In order to explore the fate of HCB with MW radiation, GC/MS analysis was performed. However, no new materials were detected. Negligible quantity of intermediates were likely produced, however, they were not detected owing to the sensitivity of GC/MS. This is in good agreement with Abramovitch’s study [15], where powdered Al or Cu2 O and 10N NaOH were used to decompose HCB with MW radiation. The author further used 14 C-labelled PCB as target [16], but less than 2.5% mineralization was measured when 78% decomposition was achieved. The mechanism of HCB decomposition in this study is similar to that suggested by Abramovitch et al. [15]. HCB was probably thermally decomposed to fragments, which were further tightly bound to the soil or form unimolecular layers and retained inde?nitely [16]. It was also possible that some chemical binding occurred between the oxygenated and chlorinated molecules and Al3+ octahedral at the clay edges [26]. In summary, the mechanism of the decomposition of HCB using MnO2 as MW absorber is very complex because the many chemical reactions happen in MW radiation. The viability is primarily denied by the harsh conditions required (>50% H2 SO4 ). Till now, the value of this section can be considered to provide insight information on the behavior of MnO2 in MW radiation and to afford guidance for the selection of MW absorbers. 3.3. Decomposition of HCB in the presence of Fe In order to get comparative results to MnO2 , powdered Fe, a strong reductant and microwave conductor, was used in the decomposition of HCB with MW. The results are shown in Fig. 2.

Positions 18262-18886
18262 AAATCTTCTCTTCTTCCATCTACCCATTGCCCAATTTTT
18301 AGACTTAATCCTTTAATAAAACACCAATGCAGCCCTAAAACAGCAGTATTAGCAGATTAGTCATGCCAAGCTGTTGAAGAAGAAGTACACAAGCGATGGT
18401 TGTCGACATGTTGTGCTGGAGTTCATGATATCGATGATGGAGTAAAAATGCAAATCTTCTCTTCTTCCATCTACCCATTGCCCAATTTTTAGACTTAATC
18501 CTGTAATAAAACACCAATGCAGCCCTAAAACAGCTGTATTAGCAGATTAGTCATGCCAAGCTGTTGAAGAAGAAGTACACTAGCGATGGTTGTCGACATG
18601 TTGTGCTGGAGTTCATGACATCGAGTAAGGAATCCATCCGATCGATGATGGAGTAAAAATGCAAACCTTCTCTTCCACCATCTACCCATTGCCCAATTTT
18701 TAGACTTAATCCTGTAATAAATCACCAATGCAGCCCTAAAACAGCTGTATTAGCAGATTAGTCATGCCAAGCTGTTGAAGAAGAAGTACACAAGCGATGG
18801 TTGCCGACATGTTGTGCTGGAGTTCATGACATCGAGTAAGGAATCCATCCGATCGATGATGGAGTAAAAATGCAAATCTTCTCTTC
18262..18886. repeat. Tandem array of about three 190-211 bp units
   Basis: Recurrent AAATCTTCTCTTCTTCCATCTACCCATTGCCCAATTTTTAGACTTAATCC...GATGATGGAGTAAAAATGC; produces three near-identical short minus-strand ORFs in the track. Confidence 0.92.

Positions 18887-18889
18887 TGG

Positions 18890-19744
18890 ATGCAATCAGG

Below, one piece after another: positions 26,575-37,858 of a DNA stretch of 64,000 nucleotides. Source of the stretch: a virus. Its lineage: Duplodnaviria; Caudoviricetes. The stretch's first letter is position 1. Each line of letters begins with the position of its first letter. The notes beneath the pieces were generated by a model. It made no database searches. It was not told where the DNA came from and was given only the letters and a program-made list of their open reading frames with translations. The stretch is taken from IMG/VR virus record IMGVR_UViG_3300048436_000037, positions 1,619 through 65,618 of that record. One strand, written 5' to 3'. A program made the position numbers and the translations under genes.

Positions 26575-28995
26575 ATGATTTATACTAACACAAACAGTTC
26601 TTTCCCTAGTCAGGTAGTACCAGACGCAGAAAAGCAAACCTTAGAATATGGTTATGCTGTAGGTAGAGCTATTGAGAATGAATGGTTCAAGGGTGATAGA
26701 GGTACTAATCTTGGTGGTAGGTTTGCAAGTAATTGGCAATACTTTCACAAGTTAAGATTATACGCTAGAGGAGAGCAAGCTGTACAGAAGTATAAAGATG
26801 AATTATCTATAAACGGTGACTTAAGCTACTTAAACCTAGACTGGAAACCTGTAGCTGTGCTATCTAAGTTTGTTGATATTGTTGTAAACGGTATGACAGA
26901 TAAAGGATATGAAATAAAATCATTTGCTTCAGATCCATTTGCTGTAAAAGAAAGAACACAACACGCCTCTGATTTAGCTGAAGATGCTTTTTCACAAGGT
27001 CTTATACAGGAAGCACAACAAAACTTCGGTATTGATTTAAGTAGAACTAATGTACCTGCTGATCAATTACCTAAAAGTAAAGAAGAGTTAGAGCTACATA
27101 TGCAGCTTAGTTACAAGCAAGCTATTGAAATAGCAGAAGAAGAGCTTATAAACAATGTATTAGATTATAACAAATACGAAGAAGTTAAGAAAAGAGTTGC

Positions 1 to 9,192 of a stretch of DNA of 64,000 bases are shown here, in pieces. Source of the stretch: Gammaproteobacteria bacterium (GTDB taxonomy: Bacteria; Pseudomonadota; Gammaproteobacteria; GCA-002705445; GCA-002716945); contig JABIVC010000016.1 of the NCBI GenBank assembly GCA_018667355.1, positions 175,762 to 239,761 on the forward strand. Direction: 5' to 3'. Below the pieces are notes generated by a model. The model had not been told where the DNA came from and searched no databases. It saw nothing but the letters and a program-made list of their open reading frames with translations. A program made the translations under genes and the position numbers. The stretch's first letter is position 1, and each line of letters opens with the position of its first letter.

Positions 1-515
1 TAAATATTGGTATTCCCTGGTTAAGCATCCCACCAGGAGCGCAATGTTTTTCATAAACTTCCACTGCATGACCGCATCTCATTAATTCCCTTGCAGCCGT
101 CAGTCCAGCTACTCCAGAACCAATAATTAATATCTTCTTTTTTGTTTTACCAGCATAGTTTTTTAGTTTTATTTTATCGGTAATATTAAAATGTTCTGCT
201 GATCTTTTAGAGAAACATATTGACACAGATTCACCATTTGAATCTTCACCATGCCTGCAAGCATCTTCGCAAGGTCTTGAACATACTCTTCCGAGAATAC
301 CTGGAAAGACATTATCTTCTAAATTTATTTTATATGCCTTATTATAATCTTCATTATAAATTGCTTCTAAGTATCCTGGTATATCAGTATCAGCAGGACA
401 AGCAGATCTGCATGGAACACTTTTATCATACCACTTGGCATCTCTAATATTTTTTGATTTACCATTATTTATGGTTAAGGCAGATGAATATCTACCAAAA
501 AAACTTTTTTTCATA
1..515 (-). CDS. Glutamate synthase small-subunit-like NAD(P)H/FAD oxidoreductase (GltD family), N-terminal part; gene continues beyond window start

Fig. 2 shows that the removal of HCB achieved 89.2% in 50% H2 SO4 media with 4 min MW and attained 95.7% with 15 min MW by the addition of Fe, while 81.9% removal was achieved in 10N NaOH media when the radiation time reached 10 min. It was obvious that the decomposition of HCB was much faster in acidic media than in basic media. Similarly, the comparative experiments were performed to investigate the reaction mechanism. The results are displayed in Table 4. It can be seen that Fe alone had little effect on the decomposition of HCB with 10 min MW. However, the removals of 92.3% and 93.9% were obtained in H2 O and Na2 SO4 media, respectively. Compared with the decomposition of HCB under MW radiation with different aqueous solutions (Table 2), it can be inferred that Fe restricts the decomposition of HCB in the ?rst stage in basic media and has negligible enhancement in acidic and neutral media, whether H2 SO4 , H2 O or Na2 SO4 (Table 4). In 50% H2 SO4 (0.15 × 9.2 = 1.38 mmol), Fe (50/56 = 0.89 mmol) was dissolved to FeSO4 (reaction (5)), which shows similar MW response to MnSO4 . Meanwhile, powdered Fe absorbed MW energy and transported the energy to the surroundings to decompose HCB. Therefore, the decomposition of HCB in acidic media was similar to that in aqueous solution. When 10N NaOH was used, the possible reaction was the combustion of Fe in MW radiation (reaction (6)). Fe3 O4 absorbs MW energy more greatly than Fe. As a result, the decomposition of HCB increased greatly in the later stage. Fe + H2 SO4 = FeSO4 + H2 3Fe + 2O2 = Fe3 O4